Return on investment in needle and syringe programs in Australia: report

2 An overview of needle and syringe programs (NSPs)

Page last updated: 2002

The information presented in this section has been largely derived from the paper "Needle and Syringe Programs: a review of the evidence" published by the Australian National Council on AIDS, Hepatitis C and Related Diseases (ANCAHRD).

2.1 Australia's strategies on HIV/AIDS and Hepatitis C
2.2 Overview of needle and syringe programs
2.3 Operations of needle and syringe programs

2.1 Australia's strategies on HIV/AIDS and Hepatitis C

The first National HIV/AIDS Strategy was launched in 1989. According to Professor Richard Feachem, from the World Bank, who oversaw the evaluation of the second National HIV/AIDS Strategy:

"The first National HIV/AIDS Strategy released by the Commonwealth Government in 1989 provided a framework for an integrated response to the HIV epidemic and a plan for action across a range of policy and program activities. Needle and Syringe Programs were a key component on the education and prevention strategy."1
Professor Feacham concluded: 'Needle and Syringe Exchange Programs must be a foundation of Australia's prevention efforts in a third Strategy and beyond'. The third National HIV/AIDS Strategy (Partnerships in Practice: National HIV/AIDS Strategy 1996-97 to 1998-99) continued to support Needle and Syringe Programs as an important part of its prevention program for people who inject drugs.

The fourth National HIV/AIDS Strategy and the first National Hepatitis C Strategy, continue to support Needle and Syringe Programs as effective harm reduction interventions.

2.2 Overview of needle and syringe programs

Needle and Syringe Programs are a public health measure to reduce the spread of blood borne viral infections such as HIV and hepatitis C among injecting drug users. These Programs are supported by the National Drug Strategy's harm reduction framework. They provide a range of services that include provision of injecting equipment, education and information on reduction of drug-related harms, referral to drug treatment, medical care and legal and social services. Equipment provided includes needles and syringes, swabs, vials of sterile water and 'sharps bins' for the safe disposal of used injection equipment. The aim of providing sterile injecting equipment is to prevent the shared use of injecting equipment, which can lead to the transmission of blood borne viral infections. Staff also address the potential for transmission of infection via sexual contact by providing condoms and safer sex education. By engaging injecting drug users in health services, those who continue to use drugs are likely to incur less harm to themselves and society. They are also an important point for collection of used injecting equipment.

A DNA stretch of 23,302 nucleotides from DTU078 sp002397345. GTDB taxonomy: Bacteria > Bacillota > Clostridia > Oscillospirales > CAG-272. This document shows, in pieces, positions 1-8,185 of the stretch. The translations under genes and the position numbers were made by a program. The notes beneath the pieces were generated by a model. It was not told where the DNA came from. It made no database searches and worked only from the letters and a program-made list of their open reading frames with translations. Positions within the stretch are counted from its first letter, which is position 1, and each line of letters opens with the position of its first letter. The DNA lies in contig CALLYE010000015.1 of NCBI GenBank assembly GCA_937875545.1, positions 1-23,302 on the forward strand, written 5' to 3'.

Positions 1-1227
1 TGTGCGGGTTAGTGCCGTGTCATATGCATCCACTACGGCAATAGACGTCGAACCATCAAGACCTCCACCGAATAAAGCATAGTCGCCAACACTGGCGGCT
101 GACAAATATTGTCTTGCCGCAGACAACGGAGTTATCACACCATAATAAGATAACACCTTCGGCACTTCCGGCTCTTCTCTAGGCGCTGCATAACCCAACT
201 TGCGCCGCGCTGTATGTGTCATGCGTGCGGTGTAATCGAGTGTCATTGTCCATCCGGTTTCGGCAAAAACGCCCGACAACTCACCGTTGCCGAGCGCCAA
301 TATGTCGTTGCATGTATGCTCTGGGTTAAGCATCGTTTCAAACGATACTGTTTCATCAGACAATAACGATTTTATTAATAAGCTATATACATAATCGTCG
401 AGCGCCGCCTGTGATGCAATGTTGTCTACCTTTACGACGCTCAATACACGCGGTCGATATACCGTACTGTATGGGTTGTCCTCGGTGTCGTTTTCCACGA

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The first Australian Needle and Syringe Program began in Sydney in 1986 as a trial project. The testing of syringes returned to this Darlinghurst Program detected an increase in HIV prevalence, suggesting that HIV was spreading among clients. In the following year Needle and Syringe Programs became NSW Government policy. Other States and Territories followed soon after.

There are a number of different models of Needle and Syringe Programs operating in Australia that vary between different jurisdictions and sometimes by locality. Depending on the jurisdiction, the proportions of these that are government run and non-government run also vary. Furthermore, of the NSPs operating in the non-government sector, a number of these are 'peer-based' NSPs. Peer-based NSPs can be distinguished by the employment of past or current drug users in the development and provision of NSP services to networks of injecting drug users.

It is widely understood that peer-based services have had a significant and positive impact on the delivery and acceptability of NSPs to injecting drug users.

Broadly the following NSP service models exist throughout Australia: